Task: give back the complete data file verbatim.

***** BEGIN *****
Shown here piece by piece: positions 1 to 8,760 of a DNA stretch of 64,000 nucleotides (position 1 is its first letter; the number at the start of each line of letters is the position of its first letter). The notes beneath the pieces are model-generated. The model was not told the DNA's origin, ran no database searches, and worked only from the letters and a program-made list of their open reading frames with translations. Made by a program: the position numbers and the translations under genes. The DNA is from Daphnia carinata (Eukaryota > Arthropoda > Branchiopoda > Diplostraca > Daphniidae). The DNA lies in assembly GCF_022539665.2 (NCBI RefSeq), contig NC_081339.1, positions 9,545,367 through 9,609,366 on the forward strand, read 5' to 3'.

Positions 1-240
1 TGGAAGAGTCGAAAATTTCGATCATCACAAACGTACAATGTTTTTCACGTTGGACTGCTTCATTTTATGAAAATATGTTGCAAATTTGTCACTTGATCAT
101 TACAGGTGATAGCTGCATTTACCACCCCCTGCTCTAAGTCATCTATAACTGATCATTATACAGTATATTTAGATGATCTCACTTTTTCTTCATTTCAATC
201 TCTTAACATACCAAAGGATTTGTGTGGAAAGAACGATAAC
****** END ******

Shown here piece by piece: positions 1 to 8,760 of a DNA stretch of 64,000 nucleotides (position 1 is its first letter; the number at the start of each line of letters is the position of its first letter). The notes beneath the pieces are model-generated. The model was not told the DNA's origin, ran no database searches, and worked only from the letters and a program-made list of their open reading frames with translations. Made by a program: the position numbers and the translations under genes. The DNA is from Daphnia carinata (Eukaryota > Arthropoda > Branchiopoda > Diplostraca > Daphniidae). The DNA lies in assembly GCF_022539665.2 (NCBI RefSeq), contig NC_081339.1, positions 9,545,367 through 9,609,366 on the forward strand, read 5' to 3'.

Positions 1-240
1 TGGAAGAGTCGAAAATTTCGATCATCACAAACGTACAATGTTTTTCACGTTGGACTGCTTCATTTTATGAAAATATGTTGCAAATTTGTCACTTGATCAT
101 TACAGGTGATAGCTGCATTTACCACCCCCTGCTCTAAGTCATCTATAACTGATCATTATACAGTATATTTAGATGATCTCACTTTTTCTTCATTTCAATC
201 TCTTAACATACCAAAGGATTTGTGTGGAAAGAACGATAAC